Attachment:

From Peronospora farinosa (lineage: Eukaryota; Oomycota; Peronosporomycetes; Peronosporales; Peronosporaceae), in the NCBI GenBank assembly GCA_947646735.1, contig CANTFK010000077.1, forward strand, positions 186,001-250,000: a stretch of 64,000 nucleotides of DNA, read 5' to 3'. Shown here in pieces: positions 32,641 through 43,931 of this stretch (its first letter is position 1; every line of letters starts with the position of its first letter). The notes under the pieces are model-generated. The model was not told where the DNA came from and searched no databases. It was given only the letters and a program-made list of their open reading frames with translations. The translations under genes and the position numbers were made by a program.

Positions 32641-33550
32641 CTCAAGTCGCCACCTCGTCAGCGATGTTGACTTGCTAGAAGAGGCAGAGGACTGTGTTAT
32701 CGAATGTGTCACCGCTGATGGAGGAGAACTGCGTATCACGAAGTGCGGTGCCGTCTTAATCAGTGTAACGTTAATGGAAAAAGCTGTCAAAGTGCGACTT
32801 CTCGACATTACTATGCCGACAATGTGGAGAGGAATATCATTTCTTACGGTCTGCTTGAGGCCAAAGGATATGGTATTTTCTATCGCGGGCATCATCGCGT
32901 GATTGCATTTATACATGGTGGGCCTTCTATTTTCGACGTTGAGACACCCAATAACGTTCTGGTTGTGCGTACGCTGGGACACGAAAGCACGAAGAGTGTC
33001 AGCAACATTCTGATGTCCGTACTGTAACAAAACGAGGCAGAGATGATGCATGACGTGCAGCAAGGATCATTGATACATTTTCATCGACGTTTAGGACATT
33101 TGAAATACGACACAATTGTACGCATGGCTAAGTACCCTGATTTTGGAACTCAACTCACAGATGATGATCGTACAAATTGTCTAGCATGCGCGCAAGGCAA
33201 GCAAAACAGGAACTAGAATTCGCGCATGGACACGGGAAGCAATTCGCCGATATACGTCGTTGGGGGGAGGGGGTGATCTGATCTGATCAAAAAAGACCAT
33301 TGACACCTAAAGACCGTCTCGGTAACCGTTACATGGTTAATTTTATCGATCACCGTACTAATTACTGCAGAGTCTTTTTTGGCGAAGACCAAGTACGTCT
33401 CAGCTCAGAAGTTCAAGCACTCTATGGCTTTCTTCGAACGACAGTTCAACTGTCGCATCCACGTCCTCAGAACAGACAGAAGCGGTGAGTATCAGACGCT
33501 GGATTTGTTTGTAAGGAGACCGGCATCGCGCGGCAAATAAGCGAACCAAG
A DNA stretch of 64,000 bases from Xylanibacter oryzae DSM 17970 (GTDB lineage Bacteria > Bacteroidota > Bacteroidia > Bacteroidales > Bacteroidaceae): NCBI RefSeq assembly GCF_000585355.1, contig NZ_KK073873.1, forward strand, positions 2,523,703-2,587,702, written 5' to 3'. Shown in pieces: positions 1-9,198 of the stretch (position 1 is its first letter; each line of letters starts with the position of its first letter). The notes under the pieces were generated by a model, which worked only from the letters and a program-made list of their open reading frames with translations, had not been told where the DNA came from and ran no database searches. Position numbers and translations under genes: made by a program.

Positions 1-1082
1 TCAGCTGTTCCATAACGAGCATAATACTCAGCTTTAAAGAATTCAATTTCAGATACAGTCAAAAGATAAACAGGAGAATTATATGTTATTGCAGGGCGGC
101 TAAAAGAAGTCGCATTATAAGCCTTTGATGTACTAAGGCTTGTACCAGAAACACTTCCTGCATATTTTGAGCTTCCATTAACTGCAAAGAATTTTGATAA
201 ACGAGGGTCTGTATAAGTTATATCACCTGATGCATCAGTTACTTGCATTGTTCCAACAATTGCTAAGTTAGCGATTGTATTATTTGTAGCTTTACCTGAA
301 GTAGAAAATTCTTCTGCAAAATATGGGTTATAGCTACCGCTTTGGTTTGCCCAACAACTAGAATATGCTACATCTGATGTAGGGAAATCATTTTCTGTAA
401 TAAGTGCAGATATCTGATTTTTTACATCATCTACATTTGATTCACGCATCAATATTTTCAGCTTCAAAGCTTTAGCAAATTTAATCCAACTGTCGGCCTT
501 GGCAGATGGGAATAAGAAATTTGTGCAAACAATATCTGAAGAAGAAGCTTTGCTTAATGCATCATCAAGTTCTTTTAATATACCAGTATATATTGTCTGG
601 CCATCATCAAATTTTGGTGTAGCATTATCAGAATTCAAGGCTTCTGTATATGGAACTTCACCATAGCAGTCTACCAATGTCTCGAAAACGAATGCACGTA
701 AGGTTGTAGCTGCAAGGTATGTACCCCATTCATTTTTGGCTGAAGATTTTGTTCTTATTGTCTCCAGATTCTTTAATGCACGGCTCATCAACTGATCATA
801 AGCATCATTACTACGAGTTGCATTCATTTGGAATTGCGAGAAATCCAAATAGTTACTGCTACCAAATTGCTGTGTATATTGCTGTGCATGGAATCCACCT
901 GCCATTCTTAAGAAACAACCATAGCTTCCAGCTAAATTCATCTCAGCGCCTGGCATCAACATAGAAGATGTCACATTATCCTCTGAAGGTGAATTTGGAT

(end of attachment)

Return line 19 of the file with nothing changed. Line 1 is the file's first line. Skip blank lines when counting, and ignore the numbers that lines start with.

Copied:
401 TAAGTGCAGATATCTGATTTTTTACATCATCTACATTTGATTCACGCATCAATATTTTCAGCTTCAAAGCTTTAGCAAATTTAATCCAACTGTCGGCCTT